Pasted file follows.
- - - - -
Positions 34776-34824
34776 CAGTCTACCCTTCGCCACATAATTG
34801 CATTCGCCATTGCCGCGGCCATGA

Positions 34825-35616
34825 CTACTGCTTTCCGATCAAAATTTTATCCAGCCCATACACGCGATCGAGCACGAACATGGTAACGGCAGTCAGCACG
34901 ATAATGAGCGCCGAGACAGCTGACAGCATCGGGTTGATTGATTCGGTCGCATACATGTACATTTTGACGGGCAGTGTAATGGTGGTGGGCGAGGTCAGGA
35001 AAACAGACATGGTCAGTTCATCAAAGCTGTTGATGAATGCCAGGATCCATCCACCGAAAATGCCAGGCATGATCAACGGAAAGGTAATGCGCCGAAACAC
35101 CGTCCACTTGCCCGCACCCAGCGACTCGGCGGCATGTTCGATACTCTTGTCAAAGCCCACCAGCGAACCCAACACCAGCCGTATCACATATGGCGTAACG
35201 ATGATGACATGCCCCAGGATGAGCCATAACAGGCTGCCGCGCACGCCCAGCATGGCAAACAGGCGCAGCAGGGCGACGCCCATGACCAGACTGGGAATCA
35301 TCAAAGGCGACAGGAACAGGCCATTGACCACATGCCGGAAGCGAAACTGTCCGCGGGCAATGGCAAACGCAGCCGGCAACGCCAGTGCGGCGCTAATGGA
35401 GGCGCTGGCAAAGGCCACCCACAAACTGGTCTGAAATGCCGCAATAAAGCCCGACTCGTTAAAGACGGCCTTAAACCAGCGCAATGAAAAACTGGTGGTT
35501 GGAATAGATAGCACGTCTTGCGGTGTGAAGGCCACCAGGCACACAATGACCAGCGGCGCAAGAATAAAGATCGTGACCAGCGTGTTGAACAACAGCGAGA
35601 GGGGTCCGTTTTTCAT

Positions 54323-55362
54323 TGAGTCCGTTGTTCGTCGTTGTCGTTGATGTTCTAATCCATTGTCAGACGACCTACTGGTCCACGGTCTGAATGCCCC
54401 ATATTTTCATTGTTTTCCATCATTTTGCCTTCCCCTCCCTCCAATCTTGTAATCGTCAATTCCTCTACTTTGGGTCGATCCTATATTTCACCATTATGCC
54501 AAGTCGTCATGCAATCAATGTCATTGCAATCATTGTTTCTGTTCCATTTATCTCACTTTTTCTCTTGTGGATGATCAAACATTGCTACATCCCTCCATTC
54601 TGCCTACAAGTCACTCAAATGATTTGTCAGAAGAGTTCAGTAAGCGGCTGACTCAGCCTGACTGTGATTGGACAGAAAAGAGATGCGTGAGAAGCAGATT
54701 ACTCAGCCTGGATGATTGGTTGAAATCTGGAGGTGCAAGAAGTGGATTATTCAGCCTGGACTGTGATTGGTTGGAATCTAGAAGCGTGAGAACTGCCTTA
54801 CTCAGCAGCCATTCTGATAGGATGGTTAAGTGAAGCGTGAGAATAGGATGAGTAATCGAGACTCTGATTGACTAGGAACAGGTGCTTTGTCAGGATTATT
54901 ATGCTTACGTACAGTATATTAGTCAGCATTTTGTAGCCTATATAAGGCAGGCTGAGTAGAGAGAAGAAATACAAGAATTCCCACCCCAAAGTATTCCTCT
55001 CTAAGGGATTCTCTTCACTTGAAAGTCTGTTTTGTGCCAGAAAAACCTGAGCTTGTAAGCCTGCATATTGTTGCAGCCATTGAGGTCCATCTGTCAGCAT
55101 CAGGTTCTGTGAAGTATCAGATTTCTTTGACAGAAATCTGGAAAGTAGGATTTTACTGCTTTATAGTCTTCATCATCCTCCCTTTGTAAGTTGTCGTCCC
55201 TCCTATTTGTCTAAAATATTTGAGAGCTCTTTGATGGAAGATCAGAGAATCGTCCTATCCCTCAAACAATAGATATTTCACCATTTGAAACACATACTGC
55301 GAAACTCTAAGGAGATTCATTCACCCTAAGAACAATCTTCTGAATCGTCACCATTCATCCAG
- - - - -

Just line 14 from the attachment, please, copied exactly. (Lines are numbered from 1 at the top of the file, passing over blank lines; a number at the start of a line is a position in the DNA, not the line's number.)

Positions 54323-55362